12. The computer-readable storage medium of claim 11, the computer process further comprising: applying a second designation rule to the first transaction attributes to generate a second match score; and wherein the associating operation comprises: selecting a first financial transaction designation as the selected financial transaction designation, if the first match score satisfies a match criterion; and selecting a second transaction designation as the selected financial transaction designation, if the second match score satisfies the match criterion.

13. The computer-readable storage medium of claim 11, wherein the first transaction attributes include non-textual attributes associated with the financial transaction.

14. The computer-readable storage medium of claim 11, wherein the first transaction attributes include non-transaction attributes associated with a user.

15. The computer-readable storage medium of claim 11, wherein the first transaction attributes are selected from a group comprising: transaction date, transaction amount, transaction type code, account type, payment method, recurrence period, recurrence time, demographic information, match count, and select count.

16. The computer-readable storage medium of claim 11, wherein the first designation rule is a categorization rule and the financial transaction designation represents a transaction category.

17. The computer-readable storage medium of claim 11, wherein the first designation rule is a naming rule and the financial transaction designation represents a payee name.

18. The computer-readable storage medium of claim 11, wherein the financial transaction designation indicates a designation function, the computer process further comprising executing the designation function to modify contents of a payee field of the financial transaction to generate a revised payee name; and replacing the contents of the payee field with the revised payee name.

19. The computer-readable storage medium of claim 11, the computer process further comprising: receiving a user defined designation for the financial transaction if the first match score does not satisfy the match criterion; and generating a second designation rule based on transaction attributes of the financial transaction and the user defined designation.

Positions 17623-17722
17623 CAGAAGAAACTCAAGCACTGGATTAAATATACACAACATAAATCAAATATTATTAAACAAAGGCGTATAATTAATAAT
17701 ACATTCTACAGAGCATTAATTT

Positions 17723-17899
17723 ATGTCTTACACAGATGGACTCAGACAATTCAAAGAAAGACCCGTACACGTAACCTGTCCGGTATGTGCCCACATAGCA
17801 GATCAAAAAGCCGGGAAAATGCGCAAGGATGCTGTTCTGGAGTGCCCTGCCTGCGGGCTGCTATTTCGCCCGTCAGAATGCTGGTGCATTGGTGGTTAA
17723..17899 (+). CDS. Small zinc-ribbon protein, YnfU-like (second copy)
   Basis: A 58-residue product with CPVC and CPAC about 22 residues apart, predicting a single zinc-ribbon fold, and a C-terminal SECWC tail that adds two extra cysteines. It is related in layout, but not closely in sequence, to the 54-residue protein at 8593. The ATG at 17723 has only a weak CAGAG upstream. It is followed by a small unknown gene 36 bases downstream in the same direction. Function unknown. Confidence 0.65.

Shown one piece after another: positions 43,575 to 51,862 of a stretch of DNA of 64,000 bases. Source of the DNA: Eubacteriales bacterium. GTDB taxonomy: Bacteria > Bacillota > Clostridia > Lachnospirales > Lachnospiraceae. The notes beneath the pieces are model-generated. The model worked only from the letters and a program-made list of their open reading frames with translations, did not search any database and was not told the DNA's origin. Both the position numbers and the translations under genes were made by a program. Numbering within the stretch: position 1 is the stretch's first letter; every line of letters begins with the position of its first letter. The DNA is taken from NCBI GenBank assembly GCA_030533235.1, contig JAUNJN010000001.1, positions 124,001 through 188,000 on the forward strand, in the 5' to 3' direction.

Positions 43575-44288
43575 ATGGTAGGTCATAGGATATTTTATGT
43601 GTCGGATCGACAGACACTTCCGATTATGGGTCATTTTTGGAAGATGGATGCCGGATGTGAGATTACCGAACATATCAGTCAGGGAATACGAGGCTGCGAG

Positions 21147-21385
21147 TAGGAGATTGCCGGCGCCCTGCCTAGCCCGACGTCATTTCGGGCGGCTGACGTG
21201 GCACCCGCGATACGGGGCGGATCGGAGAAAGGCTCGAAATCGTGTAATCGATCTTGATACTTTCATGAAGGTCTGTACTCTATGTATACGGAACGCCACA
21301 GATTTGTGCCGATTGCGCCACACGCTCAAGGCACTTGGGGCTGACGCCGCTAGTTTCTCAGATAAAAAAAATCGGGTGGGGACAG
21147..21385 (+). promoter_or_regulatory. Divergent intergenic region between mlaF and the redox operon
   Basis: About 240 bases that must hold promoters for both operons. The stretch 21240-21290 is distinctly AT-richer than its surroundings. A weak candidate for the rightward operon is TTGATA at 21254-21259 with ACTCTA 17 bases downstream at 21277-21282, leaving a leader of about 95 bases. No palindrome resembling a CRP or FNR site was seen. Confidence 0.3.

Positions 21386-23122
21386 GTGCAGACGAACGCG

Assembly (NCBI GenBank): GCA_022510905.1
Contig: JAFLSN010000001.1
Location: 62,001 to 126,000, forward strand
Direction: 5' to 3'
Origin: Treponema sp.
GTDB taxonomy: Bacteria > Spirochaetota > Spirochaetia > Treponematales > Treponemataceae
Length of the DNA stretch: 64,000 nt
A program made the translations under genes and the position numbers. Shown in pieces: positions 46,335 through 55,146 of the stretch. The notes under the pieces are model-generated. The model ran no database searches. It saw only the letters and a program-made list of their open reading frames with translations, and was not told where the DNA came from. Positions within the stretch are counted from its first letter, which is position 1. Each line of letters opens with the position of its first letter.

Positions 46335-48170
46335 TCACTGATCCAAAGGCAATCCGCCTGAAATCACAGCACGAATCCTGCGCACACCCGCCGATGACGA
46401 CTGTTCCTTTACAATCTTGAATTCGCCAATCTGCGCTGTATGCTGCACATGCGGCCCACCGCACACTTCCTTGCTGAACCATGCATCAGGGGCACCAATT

20. The computer-readable storage medium of claim 11, the computer process further comprising: re-designating previously designated financial transactions based on the first designation rule.

21. A system for categorizing financial transactions, the system comprising: one or more storage media that stores a set of designation rules, each designation rule relating a plurality of transaction attributes to a financial transaction designation; a network interface that receives first transaction attributes specific to the financial transaction; a processor that applies a first designation rule to the first transaction attributes to generate a first match score and associates a selected financial transaction designation with the financial transaction if the first match score satisfies a match criterion.

22. The system for categorizing financial transactions of claim 21, wherein the processor further applies a second designation rule to the first transaction attributes to generate a second match score; and the processor associates the selected financial transaction designation by selecting a first financial transaction designation as the selected financial transaction designation, if the first match score satisfies a match criterion; and selecting a second transaction designation as the selected financial transaction designation, if the second match score satisfies the match criterion.

23. The system for categorizing financial transactions of claim 21, wherein the first transaction attributes include non-textual attributes associated with the financial transaction.

24. The system for categorizing financial transactions of claim 21, wherein the first transaction attributes include non-transaction attributes associated with a user.

25. The system for categorizing financial transactions of claim 21, wherein the first transaction attributes are selected from a group comprising: transaction date, transaction amount, transaction type code, account type, payment method, recurrence period, recurrence time, demographic information, match count, and select count.

26. The system for categorizing financial transactions of claim 21, wherein the first designation rule is a categorization rule and the financial transaction designation represents a transaction category.